Tag Archive | "Michael Bloomberg"

The Chicken or the Egg?

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In 1976, a blizzard nearly took my life.  I caught the last train home from New York City, where the streets were plowed clean as whistles, as they’d been for every preceding blizzard the moment that the snow kissed them.  Emerging from the subway station, I entered a nightmare out of a bygone era, when pioneers got lost in whiteouts mere yards from their front door.  Visibility was so poor that I couldn’t make out the traffic lights through the relentless snow.  In the days before cell phones, the five-block walk home was the longest I’d ever taken, and I prayed all the way.  I couldn’t see my neighbors’ fences, but I knew they were there.  Like a blind soul reading Braille, I felt my way along those fences until I arrived home, shaking but safe.

A day or two later, I drove along Brooklyn’s Flatbush Avenue extension toward Queens, where had sprung up an alien landscape, a tunnel of snow.  Walls of the white stuff 30 feet high bracketed both sides of the road, obliterating Floyd Bennett Field, a large military base, from view.

I thought the storm of ’76 was the worst I’d ever experienced.   Last weekend, I was proven wrong with the blizzard of December 26, 2010.

It wasn’t that the Tri-State area got slammed with more snow than in ’76; we didn’t.  It was how that blizzard was handled or rather, mishandled, that made it one for the books.

On December 27th, responding to residents’ pleas, Brooklyn Borough President Marty Markowitz’ disembodied, outraged voice rang out city-wide on newscasts, for none of the streets in Brooklyn or Queens had been plowed.   A New York Senator (Charles Schumer, I believe) chimed in shortly thereafter with the same report, demanding accountability.   However, it was later revealed that the Staten Island street on which New York City Sanitation Commissioner John J. Doherty resides was plowed beautifully.  His testy response?  “I live on a major road.”  How’s that for a nice middle finger salute to the little guy?

Simultaneously, New York’s OEM (Office of Emergency Management) refused to call a state of emergency.  This, despite the fact that as of mid-morning, December 27th, 1,400 calls from New York’s five boroughs were logged into 911, all linked to the storm.  One EMT unit spent ten full hours with an asthma patient, depleting 26 tanks of oxygen because its vehicle could not manuever out of the street on which the patient lived.  Ten hours after the EMTs had arrived, the woman was finally rescued by the intrepid NYFD and rushed to a hospital.

Mayor Bloomberg popped up in the media, whining nasally for citizens not to call 911 unless they had an actual emergency!  He admonished drivers to stay off the roads, as snow-mired vehicles prevented emergency workers from carrying out their mission.  But hey, since nobody had the nuggets to declare a state of emergency, what came first, the chicken or the egg?  Who was really to blame?  Who called the shots here, OEM or the Mighty Mike Bloomberg?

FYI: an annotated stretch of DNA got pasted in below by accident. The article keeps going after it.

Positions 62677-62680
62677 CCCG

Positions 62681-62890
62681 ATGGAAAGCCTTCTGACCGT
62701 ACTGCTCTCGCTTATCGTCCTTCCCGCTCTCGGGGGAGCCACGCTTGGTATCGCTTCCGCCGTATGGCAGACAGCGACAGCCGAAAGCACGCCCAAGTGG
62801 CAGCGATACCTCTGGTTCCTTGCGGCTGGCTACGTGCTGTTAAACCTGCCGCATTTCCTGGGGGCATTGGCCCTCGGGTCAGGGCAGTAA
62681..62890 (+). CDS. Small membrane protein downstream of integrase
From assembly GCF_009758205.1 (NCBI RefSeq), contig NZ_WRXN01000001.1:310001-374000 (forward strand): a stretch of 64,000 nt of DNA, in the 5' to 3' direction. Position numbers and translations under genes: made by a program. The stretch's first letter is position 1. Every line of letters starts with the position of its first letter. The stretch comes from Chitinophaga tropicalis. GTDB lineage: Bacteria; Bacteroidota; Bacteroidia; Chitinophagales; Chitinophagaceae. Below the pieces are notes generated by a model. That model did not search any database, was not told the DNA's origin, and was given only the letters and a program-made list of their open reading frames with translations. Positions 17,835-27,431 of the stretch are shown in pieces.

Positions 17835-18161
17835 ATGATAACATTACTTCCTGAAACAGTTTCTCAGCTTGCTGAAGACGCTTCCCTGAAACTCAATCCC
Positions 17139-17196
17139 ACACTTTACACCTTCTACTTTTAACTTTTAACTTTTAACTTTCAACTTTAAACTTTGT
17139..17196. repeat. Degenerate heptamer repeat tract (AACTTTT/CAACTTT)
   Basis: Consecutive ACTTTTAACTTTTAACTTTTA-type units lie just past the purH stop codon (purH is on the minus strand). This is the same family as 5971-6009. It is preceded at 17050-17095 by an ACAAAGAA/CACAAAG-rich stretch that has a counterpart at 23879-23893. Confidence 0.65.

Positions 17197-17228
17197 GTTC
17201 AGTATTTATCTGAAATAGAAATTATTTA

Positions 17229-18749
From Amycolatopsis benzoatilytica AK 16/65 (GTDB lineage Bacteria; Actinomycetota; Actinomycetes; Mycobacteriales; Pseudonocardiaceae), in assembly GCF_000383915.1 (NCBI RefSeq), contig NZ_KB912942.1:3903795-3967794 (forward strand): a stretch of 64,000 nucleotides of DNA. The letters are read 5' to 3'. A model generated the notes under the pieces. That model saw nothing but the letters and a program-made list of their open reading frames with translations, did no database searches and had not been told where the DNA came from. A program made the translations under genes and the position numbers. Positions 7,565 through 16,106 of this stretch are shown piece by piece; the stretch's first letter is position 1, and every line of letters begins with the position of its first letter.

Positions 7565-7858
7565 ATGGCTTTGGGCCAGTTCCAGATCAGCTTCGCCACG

My money’s on Bloomberg; historically, he’s run the city as if it were a general ledger and not a metropolis teeming with living, breathing people.  Did Bloomberg seek to set himself up as a hero at the 11th hour by trimming the budget where the budget should never have been cut?  Hell, the guy made history by getting himself elected for a third round in Gracie Mansion (an obvious prelude, methinks, to a shot at the White House).   So what’s a little budget snipping at the expense of the taxpayers?

Meanwhile, back at the farm … New Jersey that is … the situation was far from rosy.   Routes 34 and 35, for starters, were closed in places, as they were not navigable.  Folks needing to go north on the Garden State Parkway entered southbound lanes and drove against traffic.  Route 1 in both directions had been reduced to two lanes and ramps leading onto major highways, such as Route 18, resembled the slopes at Shawnee.

Patrick Elias and Travis Zajak, star players of the New Jersey Devils, attempted to return home during the storm.  Instead, they spent the night in Zajak’s car, as Route 280 was an accident waiting to happen.  A woman stranded by the snow gave birth in her car.  By Monday morning, December 27th, 100 snow-related accidents had been reported on the New Jersey Turnpike.

Missing in action was our Governor Christie, but the guy’s entitled to take a vacation out of State — the United States, that is.   The person not entitled to go out of State in the governor’s absence was Lt. Governor, Kim Guadagno — yet she took a powder anyway.

On Tuesday morning, December 28th, Jim Gearhart of 101.5 FM took a call from one of the dwindling ranks of workers employed to plow out various municipalities across New Jersey.  The man stated point blank that his supervisors had told him that the budget for snow removal had been slashed significantly, and a lot of roads would remain unplowed.  Adding insult to injury, the man relayed that the plows were not dispatched until a foot of snow had covered the ground.  By that time, he said, the volume was simply too much for the equipment to handle.

The budgets got cut; our taxes didn’t.  And the snow remained intact, paralyzing the sixth largest city in the United States and the most densely populated State in the nation.

Would that we could find a snowplow big enough to dump the many miles of snow squarely onto the heads of the politicians whose primary concern is to look good on paper and whose least-pressing concern is for the safety and welfare of the people.   

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